Old Apple Tree We Wassail Thee

OLYMPUS DIGITAL CAMERA

Wassail-Image-1It was an unusually mild January night amidst a long stretch of bone-chilling cold. Warm air blew in during the day raising temps to 45 degrees Fahrenheit…pretty warm for January 19th. This was last Saturday, the evening of our 1st annual wassailing ceremony. ‘Waes hael’ is an Anglo-Saxon word that means ‘to wish well’, or ‘to wish whole’. Orchard wassailing is an old English tradition where each year around January 17th (The Old Twelfth Night) people gather together to perform a ceremony in honor of the apple trees. The ceremony is meant to promote the health of the trees and to ensure a bountiful harvest in the coming season. This age-old custom is still practiced until this day, particularly in England and throughout the British Isles. With apples being a cornerstone to British culture, this tradition was at the center of seasonal festivities and followed the celebration of Christmas.

OLYMPUS DIGITAL CAMERA
Serving mulled cider to the group…

The ancient earth rite begins with the group gathering in a circle around the largest or most significant tree in the orchard, known as The Apple Man, which is meant to represent the rest of the orchard treesfrom there the butler, or ‘king’, brings forth a piece of toasted bread; the master, or ‘queen’, then takes the bread, dips it into mulled cider(which all ceremony participants are given), and then hangs the bread on a fruiting spur of the chosen tree. The cider-soaked bread is an offering to the robins, which are thought to be guardians of the orchard. A proper toast is then given and everyone drinks to the tree. The ceremony comes to a finale as the group sings a wassailing song. Everyone bangs on pots and pans, drums, and tambourines to ward off any evil spirits that might be dwelling in the tree and the ceremony is concluded. After researching numerous wassailing traditions and songs, I synthesized this version:

Old apple tree we wassail thee in hope
that thou will bear
For the Lord doth know where we shall be
’til apples come another year
to bear well and to bloom well, and so
merry let us be
Let every man take off his hat
And shout to the old apple tree
(Repeat twice more)
Old apple tree we wassail thee in hope
that thou will bear
Hats full,
Caps full,
Three bushel bags full,
And a little heap under the stairs.
Hip, Hip, Hooray! Hip, Hip, Hooray!
Hip, Hip, Hooray!

That’s a basic overview of one wassailing ceremony; there are many, many slight variations and each has its place in a different locality. The beauty is that it can be adapted to any place, and although there are some general guidelines, anybody can do it anywhere. For me it seemed like a custom worth integrating into our community, and in a very real sense we are only RE-integrating, as a lot of us trace our ancestry to places like the British Isles and other European countries. I speak on behalf of many when I say there is a major hunger for connection in our modern, technologically-rampant culture. There is a hunger for connection to place, there is a hunger for connection to community, and there is a hunger for connection to our customs and traditions which have been stripped away over the last 300+ years. I see it all around me as full moon potlucks, skill share groups, harvest parties, and other community celebrations once again become common. After all, how can something so central to human existence be left behind?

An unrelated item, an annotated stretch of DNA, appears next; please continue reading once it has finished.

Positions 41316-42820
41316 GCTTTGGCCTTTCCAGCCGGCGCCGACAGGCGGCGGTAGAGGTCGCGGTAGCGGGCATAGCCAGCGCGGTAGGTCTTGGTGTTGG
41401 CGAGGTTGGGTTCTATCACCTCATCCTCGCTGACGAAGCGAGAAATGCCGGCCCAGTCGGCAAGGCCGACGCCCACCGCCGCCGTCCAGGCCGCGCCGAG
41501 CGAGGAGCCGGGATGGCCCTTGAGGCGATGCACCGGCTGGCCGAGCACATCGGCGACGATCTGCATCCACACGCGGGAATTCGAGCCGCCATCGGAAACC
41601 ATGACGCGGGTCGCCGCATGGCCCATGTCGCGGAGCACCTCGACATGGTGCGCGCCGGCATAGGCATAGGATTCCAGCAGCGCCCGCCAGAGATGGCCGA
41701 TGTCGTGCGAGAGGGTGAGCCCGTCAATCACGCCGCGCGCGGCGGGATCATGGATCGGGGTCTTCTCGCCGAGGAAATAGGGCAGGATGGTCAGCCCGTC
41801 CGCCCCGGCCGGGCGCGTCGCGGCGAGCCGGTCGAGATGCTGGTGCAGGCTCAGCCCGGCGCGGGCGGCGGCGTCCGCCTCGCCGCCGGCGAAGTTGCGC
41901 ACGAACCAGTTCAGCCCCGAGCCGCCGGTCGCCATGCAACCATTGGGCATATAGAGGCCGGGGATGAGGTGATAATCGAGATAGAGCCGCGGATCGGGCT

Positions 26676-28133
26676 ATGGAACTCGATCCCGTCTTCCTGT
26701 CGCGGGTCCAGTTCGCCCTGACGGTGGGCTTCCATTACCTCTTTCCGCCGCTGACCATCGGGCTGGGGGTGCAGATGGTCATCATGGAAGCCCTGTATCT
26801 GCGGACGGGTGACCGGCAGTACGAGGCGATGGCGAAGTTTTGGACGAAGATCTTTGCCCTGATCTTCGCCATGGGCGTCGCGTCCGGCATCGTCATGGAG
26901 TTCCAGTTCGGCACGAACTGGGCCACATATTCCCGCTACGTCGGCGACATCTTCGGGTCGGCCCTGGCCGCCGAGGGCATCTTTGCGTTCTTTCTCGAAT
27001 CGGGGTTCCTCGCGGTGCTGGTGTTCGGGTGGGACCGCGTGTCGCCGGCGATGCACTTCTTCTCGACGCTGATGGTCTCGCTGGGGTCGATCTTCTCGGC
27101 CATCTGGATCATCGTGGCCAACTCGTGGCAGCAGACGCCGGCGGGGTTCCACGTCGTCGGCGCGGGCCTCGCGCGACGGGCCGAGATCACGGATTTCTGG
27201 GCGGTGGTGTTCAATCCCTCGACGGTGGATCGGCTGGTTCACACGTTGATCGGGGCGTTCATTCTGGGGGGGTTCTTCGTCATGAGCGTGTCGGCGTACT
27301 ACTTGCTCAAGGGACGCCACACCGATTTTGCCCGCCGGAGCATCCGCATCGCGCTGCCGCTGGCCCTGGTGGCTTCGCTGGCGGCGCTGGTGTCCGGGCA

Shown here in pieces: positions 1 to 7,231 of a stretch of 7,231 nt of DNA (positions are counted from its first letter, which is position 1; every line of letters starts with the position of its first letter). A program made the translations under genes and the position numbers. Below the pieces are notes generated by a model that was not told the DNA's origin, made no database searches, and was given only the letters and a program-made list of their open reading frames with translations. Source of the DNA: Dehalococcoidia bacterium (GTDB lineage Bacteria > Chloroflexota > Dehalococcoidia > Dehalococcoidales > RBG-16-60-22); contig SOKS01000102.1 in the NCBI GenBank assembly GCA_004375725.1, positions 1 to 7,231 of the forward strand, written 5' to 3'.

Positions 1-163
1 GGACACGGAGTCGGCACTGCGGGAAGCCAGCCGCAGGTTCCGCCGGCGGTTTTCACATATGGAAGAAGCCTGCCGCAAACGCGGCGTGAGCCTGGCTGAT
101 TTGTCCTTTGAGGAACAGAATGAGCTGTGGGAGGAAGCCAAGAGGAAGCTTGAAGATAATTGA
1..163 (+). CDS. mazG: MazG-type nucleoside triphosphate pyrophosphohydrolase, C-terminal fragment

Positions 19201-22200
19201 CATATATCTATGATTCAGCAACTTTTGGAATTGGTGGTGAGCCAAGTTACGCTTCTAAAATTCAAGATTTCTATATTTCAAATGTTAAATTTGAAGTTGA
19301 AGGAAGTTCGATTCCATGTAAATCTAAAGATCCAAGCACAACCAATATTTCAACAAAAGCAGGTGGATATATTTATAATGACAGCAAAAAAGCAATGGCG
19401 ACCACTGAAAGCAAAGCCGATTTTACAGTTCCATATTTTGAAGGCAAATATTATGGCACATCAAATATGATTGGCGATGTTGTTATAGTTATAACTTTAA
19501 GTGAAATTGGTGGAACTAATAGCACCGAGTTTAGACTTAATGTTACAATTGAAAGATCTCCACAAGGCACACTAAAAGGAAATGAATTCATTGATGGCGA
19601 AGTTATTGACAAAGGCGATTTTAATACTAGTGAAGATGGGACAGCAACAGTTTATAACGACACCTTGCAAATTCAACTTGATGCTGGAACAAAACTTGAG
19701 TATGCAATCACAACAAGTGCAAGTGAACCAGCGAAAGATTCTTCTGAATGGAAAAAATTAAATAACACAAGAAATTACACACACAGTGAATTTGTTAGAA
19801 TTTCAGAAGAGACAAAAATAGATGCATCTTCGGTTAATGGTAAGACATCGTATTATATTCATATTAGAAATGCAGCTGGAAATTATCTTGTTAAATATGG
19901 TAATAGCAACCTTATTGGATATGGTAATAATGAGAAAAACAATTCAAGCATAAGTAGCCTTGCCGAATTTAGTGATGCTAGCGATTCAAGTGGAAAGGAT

Our first annual wassailing ceremony was met with great interest as 20+ friends and fellow apple-lovers came out to celebrate. We started the evening around 5:30 with the ceremony and a large bonfire in the orchard followed by a lovely potluck indoors. The evening went on with drumming, delicious and seasonally appropriate food and drink, and many wonderful conversations and laughs. Simple gatherings like these bring us closer together as a community and feed the deep hunger within—the hunger for connection.

OLYMPUS DIGITAL CAMERA OLYMPUS DIGITAL CAMERA OLYMPUS DIGITAL CAMERA

OLYMPUS DIGITAL CAMERA

OLYMPUS DIGITAL CAMERA

OLYMPUS DIGITAL CAMERA

OLYMPUS DIGITAL CAMERA OLYMPUS DIGITAL CAMERA OLYMPUS DIGITAL CAMERA

Advertisements

Leave a Reply

Fill in your details below or click an icon to log in:

WordPress.com Logo

You are commenting using your WordPress.com account. Log Out / Change )

Twitter picture

You are commenting using your Twitter account. Log Out / Change )

Facebook photo

You are commenting using your Facebook account. Log Out / Change )

Google+ photo

You are commenting using your Google+ account. Log Out / Change )

Connecting to %s